The Demise of the American Dream

By Sean Ogle •  Updated: 10/29/09 •  5 min read
This no longer has to be your dream...unless you want it to be.

This no longer has to be your dream...unless you want it to be.

Growing up there were certain values that were instilled in me.  Not necessarily by my family or friends, but rather by society as a whole.  Society led me to believe that there was a certain path that I should follow, and if I didn’t, well then I must be a failure.  This path included your traditional college education, getting a prominent career right after graduation, and were I to continue down the path I am on, marriage, kids and a hefty mortgage would certainly be the next steps.   While I have nothing against marriage, kids and a mortgage (and hope to have all three when the time is right), it is amazing to me that to this day if you are on a path other than this, you are viewed in a negative light by many.  Of course there are exceptions to this rule:   successful actors, sports figures and self made entrepreneurs being the most common.  Notice how I use the qualifying word, successful.

Historically, America has been the land of opportunity; a place for people’s dreams to flourish.  Millions of people have moved to the United States from all over the world, just to pursue their version of the American dream, which has changed many times over throughout the years.

In the early 20th century, it represented a chance for people of all ages and backgrounds to go out on a limb, and create a new life for themselves in any way possible.  There is inherently a lot of risk in that.  Imagine packing up your family and bags, moving halfway across the world, with no money, and then starting to forge a new life for yourself.  Talk about a daunting task.

As the decades went on, it appears as though somewhere the entrepreneurial aspect of what the American dream initially stood for was lost.  Rather than living a life of taking chances and uncertainty, the American dream became the generic path that was laid out in the beginning of this article.  One of passive comfort, with little regard to doing the things that really get you excited in life.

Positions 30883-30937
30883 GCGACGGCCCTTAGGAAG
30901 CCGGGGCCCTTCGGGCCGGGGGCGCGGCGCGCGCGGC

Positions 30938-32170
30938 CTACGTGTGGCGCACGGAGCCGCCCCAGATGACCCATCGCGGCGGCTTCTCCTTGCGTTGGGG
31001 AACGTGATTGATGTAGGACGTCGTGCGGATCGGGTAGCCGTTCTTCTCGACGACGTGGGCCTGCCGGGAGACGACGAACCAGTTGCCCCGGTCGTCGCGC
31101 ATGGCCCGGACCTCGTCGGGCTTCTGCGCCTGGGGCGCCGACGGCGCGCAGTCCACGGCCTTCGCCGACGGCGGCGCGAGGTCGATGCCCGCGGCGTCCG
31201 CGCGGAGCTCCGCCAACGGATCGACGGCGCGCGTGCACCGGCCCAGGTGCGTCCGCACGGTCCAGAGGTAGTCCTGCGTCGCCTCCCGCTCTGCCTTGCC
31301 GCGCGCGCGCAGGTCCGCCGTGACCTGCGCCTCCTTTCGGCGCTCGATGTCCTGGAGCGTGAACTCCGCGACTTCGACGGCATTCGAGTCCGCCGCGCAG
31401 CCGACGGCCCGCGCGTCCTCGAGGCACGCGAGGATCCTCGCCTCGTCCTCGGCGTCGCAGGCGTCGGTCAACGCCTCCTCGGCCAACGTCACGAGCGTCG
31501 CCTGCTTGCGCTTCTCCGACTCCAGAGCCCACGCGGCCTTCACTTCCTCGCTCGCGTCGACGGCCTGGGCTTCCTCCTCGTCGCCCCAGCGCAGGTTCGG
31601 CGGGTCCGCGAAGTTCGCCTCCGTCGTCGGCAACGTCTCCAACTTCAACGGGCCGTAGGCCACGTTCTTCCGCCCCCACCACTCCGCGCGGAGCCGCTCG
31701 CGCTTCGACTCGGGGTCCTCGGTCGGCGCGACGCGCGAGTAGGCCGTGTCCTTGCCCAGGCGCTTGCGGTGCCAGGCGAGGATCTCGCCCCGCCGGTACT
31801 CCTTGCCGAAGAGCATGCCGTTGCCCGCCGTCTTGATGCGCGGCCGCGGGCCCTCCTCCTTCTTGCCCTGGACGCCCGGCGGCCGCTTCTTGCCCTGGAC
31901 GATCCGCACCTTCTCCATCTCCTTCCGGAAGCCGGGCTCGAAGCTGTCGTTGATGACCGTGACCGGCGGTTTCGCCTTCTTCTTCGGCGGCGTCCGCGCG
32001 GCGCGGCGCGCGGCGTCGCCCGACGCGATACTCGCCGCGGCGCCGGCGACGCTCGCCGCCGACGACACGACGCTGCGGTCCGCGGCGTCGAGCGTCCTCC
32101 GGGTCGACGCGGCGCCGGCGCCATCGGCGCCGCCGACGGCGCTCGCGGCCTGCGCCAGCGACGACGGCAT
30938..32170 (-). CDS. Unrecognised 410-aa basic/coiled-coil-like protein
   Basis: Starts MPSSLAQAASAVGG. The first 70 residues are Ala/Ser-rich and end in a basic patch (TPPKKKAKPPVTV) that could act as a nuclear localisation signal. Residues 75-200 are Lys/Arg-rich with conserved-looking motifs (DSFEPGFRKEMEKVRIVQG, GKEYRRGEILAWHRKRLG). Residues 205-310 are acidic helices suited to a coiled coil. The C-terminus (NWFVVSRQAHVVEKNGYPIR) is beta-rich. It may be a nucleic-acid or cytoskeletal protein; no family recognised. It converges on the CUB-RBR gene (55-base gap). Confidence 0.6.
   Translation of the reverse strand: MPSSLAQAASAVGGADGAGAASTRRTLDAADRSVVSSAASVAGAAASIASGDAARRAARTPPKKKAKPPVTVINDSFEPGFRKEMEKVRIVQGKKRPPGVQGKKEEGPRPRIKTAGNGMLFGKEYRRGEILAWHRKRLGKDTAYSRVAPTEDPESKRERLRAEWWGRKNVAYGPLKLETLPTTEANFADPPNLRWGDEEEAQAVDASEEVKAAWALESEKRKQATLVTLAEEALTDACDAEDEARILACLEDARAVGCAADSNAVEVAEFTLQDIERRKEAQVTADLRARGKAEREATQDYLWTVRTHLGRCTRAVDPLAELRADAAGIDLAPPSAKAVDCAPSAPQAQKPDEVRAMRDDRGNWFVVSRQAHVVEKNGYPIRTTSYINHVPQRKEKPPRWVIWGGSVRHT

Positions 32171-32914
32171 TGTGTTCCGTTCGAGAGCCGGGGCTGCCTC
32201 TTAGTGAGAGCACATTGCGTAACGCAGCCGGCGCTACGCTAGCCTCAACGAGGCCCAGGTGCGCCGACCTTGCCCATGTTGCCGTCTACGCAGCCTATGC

Well once again, after decades of risk-averse lives, things are beginning to shift.  I am happy to report that the newest iteration of the American dream has nothing to do with picket fences or spending 30 years at the same career.  Sure there will always be people who choose that path, and will be completely happy doing it, but it is great to see society finally embracing the idea of change.

These days, I don’t think there is a single path I could head down in life in which I couldn’t find a supportive community.

So you want to quit your job and travel the world? No problem, here are a thousand blogs and people to follow on Twitter who will support you every step of the way!  Perhaps you want to start your own birdhouse building conglomerate?  Google it, there is plenty of support out there.

The point is, no longer are we limited to what society wants us to be.  No longer do we need to conform to archaic ideas of what should make us happy.  Now we are able to find out for ourselves, and that is an exciting thing to be a part of.

Location180 is a fantastic example of that.  I would be willing to bet that each one of you reading this is trying to find a way to make yourself happy.  You want to do things a little bit different.  Maybe not drastically different, but there is a change you would like to make, a change that just a few years ago you would have been looked down upon for pursuing.  If you are reading this, and you aren’t looking to make a change of  any sort, tell us about it in the comments.  I would love to hear a different perspective.

Anyways the point of all of this is that these days I don’t think there is such a thing as the American dream.  Rather, American’s have dreams that are all so different from one another, that you can no longer group them into one common goal.  I think the demise of the American dream is the best thing that could happen to any of us.  Not only has the time come to live our lives in a different way, but the resources are there to help us.

So what is your American dream?  How are you achieving it and how can I (we) help?  I am living mine.  The opportunities that have begun to come my way in the last week have far surpassed my expectations.  And you know what, none of them involve me wearing a tie.  Ok I take that back, one of them did, but that isn’t up for consideration at the moment.

Thanks for being you.  Thanks for doing things different.  Thanks for the support you have shown me.

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Sean Ogle

Sean Ogle is the Founder of Location Rebel where he has spent the last 12+ years teaching people how to build online businesses that give them the freedom to do more of the things they like to do in life. When he's not in the coffee shops of Portland, or the beaches of Bali, he's probably sneaking into some other high-class establishment where he most certainly doesn't belong.
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